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Gazette removal of GCT on imports post-haste, say farmers

Published:Wednesday | December 21, 2016 | 12:00 AMTameka Gordon

Local farmers are breathing a sigh of relief with the removal of the general consumption tax (GCT) from all agricultural imports and many are planning to increase production because of the millions of dollars they will save.

Minister of Industry, Commerce, Agriculture and Fisheries Karl Samuda announced the removal of the tax on November 8. However the provision has not yet been gazetted to give it effect.

The Government will give up an estimated $4.2 billion per annum as a result of the tax removal.

"This amendment seeks to ensure that our farmers have access to modern equipment and inputs," Samuda said at the announcement.

For agriculturalist and representative of the pool of Jamaica Broilers Group poultry farmers, Downie Walker, the long-awaited move will save poultry farmer millions of dollars that can now be put into producing more.

"Right now, there are three tunnel houses on the wharf and the GCT is in excess of $25 million," Walker said of the potential savings to be realised by the farmers.

Walker lamented what previously existed, where "the GCT was on tractors, arrows, ploughs, poultry equipment, bee-keeping equipment and most everything used in the industry."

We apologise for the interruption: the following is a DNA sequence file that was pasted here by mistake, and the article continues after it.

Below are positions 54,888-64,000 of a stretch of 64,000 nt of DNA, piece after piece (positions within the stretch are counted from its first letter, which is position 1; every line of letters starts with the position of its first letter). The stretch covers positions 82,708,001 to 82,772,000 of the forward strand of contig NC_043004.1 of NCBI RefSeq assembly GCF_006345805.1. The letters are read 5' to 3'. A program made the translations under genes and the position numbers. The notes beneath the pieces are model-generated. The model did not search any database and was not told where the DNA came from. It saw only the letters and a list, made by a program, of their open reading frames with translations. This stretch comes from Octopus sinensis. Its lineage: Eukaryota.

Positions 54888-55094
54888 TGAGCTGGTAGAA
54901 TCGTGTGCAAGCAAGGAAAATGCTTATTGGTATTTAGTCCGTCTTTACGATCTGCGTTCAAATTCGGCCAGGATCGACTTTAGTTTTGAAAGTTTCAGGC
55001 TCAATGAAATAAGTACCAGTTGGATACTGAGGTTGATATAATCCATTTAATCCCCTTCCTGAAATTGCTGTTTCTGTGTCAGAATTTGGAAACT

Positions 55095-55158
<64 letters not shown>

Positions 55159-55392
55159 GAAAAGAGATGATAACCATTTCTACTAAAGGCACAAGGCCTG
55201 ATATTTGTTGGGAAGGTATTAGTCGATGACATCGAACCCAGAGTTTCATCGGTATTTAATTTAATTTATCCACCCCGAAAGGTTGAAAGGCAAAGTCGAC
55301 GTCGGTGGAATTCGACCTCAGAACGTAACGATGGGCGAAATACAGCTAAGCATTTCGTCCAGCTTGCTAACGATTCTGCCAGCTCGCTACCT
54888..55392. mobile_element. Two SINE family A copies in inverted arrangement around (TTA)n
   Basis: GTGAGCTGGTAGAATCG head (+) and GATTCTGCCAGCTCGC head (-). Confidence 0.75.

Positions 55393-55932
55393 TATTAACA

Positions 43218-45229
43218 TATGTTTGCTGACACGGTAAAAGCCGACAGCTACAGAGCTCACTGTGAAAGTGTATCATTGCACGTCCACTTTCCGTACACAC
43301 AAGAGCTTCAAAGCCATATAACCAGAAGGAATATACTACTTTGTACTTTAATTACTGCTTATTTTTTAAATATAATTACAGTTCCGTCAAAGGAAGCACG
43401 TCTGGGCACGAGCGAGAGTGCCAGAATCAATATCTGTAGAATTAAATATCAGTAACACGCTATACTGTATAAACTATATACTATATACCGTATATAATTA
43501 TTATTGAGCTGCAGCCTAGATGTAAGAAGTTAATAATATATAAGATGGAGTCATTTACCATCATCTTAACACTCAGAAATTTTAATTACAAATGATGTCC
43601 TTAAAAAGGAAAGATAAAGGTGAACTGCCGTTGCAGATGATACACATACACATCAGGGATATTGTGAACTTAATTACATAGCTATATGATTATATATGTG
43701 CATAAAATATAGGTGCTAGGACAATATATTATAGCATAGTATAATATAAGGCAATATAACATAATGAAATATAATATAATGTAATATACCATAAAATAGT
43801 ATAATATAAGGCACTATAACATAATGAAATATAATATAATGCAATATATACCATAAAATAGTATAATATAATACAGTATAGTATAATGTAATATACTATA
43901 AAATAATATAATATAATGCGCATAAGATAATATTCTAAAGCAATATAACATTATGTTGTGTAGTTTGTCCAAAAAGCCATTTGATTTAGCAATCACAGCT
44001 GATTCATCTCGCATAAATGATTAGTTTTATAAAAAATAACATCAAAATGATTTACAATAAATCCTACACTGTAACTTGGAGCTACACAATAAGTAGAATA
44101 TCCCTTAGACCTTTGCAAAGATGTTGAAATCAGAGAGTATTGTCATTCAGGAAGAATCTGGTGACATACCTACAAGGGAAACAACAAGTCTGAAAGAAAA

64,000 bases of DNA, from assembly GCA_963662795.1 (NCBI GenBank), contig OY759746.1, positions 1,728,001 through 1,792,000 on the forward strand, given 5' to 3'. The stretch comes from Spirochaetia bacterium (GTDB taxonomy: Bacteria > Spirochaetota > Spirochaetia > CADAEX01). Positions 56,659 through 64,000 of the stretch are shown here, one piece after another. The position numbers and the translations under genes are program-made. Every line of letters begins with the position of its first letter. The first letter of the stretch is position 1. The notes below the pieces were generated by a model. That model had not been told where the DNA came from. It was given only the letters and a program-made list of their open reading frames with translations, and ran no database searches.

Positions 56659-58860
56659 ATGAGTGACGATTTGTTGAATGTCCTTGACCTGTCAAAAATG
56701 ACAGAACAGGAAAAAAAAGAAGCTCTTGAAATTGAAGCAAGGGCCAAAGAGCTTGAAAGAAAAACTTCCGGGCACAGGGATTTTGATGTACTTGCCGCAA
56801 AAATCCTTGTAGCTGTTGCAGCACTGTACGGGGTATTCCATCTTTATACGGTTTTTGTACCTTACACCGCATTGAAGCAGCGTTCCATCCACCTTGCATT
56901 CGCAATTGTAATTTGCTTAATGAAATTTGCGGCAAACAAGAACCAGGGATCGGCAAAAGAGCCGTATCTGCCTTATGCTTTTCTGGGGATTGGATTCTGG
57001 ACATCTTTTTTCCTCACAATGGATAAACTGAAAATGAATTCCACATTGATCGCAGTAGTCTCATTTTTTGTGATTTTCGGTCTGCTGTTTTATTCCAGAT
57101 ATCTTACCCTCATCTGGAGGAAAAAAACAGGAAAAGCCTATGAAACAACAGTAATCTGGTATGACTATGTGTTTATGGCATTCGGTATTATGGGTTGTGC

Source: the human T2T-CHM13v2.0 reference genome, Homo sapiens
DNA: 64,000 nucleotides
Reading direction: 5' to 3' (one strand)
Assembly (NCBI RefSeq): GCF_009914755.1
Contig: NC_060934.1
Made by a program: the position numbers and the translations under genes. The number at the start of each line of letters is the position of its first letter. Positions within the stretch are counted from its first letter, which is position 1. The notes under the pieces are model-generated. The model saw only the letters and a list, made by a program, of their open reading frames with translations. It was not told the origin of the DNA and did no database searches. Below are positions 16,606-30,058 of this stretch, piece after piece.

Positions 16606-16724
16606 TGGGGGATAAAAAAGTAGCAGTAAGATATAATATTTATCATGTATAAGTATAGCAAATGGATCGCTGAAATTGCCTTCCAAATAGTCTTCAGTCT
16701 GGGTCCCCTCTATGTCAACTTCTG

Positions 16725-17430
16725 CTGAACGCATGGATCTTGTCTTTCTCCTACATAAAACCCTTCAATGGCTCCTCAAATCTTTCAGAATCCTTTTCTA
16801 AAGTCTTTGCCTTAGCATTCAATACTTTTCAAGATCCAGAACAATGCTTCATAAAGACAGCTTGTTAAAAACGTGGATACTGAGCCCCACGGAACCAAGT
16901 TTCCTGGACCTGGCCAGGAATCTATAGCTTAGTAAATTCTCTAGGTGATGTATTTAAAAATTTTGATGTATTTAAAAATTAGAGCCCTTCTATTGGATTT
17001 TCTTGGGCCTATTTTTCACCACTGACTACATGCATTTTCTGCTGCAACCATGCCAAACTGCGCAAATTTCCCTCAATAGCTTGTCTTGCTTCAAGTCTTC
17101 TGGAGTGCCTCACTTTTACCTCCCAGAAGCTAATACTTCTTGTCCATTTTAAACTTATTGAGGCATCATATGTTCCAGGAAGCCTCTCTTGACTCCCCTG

Only a few items such as machetes, hoes and files were exempt, he said.

"It is one of the greatest legislation. What it means is that people can go and invest," said Walker, adding that the farmers "are very upset" with the lag time in getting the removal gazetted.

Gleaner Business sought clarification from the Ministry of Agricuture on whether the GCT will be removed from domestic purchases, that is, where farmers make purchases from, for example, farm stores locally, but the information was not immediately available.

By Walker's reasoning, the matter is still being worked out by the ministry.




Additionally, the tax removal will "make a significant impact" on onion farmers, director general in the Ministry of Agriculture, Don McGlashan, told Gleaner Business.

Speaking of the cost to set up, McGlashan said farmers spend up to $700,000 to establish an acre of onion. Removing the GCT on items they need to import will put money back into their operations, he said.

"One of the biggest costs there is the irrigation equipment and accessories. The cost of an irrigation system, including fertigation, runs anywhere from $300,000 to $350,000 per acre. If you take off 16.5 per cent from that, you have a reasonable amount that has been expended," McGlashan said.

The farmer can now better capitalise his production system, which will lead to higher productivity at a lower cost of production, he added.

"It will increase efficiencies in the operation, so someone that is coming on board will do the numbers and see that this thing can really make some money," said McGlashan.

St Catherine bee farmer and supplier to the industry, Donovan Drummond, also lauded the move.

"Half of my income comes from imports," said Drummond, who supplies the complete range of bee equipment to farmers.

For Trevor Walker, who has been working to revive the Jamaica Union of Bee Farmers, the removal of the GCT from farming imputs will give an added boost to the industry and inspire others to join.